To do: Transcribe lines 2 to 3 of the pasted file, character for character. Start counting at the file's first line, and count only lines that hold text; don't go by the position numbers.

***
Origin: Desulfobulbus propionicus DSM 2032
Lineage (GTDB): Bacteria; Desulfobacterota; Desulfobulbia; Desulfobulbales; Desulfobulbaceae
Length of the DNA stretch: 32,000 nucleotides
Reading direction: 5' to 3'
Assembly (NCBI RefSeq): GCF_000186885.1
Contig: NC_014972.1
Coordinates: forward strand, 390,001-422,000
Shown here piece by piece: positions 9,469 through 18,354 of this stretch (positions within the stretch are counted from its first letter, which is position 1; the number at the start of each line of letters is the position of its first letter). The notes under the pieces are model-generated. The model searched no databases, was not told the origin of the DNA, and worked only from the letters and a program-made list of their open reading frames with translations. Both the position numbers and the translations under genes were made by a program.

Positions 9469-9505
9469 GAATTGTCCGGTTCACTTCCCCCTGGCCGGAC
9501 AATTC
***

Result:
Lineage (GTDB): Bacteria; Desulfobacterota; Desulfobulbia; Desulfobulbales; Desulfobulbaceae
Length of the DNA stretch: 32,000 nucleotides